Posted by José Luis Vilson on Thursday, 01/30/2014
Last week, I had the honor of speaking to superintendents and network leaders of NYC schools as part of an NYC Department of Education expert series. They asked Barnett Berry and Ann Byrd to lead a workshop on teacher leadership around the themes of the book Teacherpreneurs. As one of the teachers in the book, I had a chance to expound on the themes of the book, not as a puppet for any entity, but as a real teacher working in the schools. Taking a stance often gets me into a bit of trouble, none that people actually say to my face, but would whisper at water coolers and back offices.
But, at the end of the workshop, I left an impression with folks that, despite and because of my openness about my activism (and clear disenchantment with the DOE's direction over the last nine years of my career), I actually have similar goals that many in central offices want. My CTQ board member self felt good about Barnett Berry and Ann Byrd crossing into my professional space and promoting teacher leadership. My professional self felt odd having this conversation because, as a teacher, I see myself as public servant #1 for my students, and everyone else "above" me can number themselves accordingly. My writer self saw it as a backhanded compliment, as if the musings of a nine-year veteran in an underprivileged school shouldn't have the same voice as many of the people within the DOE offices.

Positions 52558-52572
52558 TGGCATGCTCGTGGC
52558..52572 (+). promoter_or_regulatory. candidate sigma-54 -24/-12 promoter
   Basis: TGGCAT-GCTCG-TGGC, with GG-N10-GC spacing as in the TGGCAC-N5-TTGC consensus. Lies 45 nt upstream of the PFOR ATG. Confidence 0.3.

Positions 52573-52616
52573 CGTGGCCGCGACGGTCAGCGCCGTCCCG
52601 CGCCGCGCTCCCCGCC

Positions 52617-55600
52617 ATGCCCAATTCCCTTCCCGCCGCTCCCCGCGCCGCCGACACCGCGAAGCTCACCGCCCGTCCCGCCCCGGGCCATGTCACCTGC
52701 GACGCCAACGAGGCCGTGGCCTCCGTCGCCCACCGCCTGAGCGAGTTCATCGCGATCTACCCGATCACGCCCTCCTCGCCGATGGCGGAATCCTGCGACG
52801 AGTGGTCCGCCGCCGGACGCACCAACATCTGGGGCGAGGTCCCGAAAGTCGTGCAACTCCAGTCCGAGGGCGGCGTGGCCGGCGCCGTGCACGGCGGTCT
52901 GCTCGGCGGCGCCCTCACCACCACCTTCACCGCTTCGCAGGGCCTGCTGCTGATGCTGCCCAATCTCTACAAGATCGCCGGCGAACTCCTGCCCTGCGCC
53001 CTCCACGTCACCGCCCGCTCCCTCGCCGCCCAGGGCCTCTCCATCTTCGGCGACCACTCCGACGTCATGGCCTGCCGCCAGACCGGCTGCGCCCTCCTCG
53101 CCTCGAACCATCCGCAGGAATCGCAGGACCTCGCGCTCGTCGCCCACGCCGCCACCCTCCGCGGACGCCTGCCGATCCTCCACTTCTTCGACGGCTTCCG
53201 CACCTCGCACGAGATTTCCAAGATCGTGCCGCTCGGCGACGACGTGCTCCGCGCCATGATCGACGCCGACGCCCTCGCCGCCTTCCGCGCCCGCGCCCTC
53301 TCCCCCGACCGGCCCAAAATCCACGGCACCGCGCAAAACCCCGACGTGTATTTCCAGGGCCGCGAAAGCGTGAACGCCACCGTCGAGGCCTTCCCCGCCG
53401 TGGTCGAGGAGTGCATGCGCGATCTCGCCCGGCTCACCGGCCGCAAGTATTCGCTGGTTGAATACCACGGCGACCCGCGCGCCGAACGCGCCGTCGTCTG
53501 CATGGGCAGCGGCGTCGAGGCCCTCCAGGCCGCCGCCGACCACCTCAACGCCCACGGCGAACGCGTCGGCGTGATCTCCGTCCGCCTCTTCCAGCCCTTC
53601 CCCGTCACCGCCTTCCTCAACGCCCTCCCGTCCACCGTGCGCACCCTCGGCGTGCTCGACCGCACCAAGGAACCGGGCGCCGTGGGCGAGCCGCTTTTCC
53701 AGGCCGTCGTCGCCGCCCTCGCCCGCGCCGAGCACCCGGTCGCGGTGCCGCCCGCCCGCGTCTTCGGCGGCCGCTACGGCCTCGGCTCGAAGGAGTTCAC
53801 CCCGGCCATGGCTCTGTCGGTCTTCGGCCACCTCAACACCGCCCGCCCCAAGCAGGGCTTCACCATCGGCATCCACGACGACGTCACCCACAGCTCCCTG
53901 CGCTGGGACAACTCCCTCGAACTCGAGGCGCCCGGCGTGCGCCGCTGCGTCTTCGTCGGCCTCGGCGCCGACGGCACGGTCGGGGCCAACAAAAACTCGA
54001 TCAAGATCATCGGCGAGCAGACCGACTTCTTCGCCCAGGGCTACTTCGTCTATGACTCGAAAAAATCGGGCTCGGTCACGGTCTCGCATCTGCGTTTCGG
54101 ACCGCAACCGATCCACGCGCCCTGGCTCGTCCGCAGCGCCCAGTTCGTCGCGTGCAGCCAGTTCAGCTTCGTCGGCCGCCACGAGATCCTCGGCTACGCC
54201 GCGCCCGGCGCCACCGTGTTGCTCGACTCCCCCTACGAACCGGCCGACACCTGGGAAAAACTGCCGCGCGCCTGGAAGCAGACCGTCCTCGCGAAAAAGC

My NYC self already knows that the watchtowers created for the skyline's benefit never give a full picture of what happens inside them.
Indeed, our schools have had many innovative practices, including progressive visions for helping underserved children. Regardless of your definition of innovation, our schools have the talent pool to rethink schooling to help our system move forward. This doesn't always come through when groups in NYC get together. Instead, the politics and bureaucracy do. Resentment and fear do. Conservatism and exclusion do.
In environments such as these, it's obvious why even the progressives within DOE feel constricted to the corporate culture of central offices. Teacher leadership, like anything, can't thrive in a system like this. With Carmen Fariña at the helm, I do hope some of this culture changes because, as with everything in DOE, it trickles down early and often to the schools that espouse the message.
This is not an either / or, but an either / and, hoping schools can do their part while we get the systems pieces figured out.
In the meantime, having a collective amplified voice is threatening to a crumbling watchtower, and the people all along it have better ideas for it. Maybe more of us will feel welcome to watch along.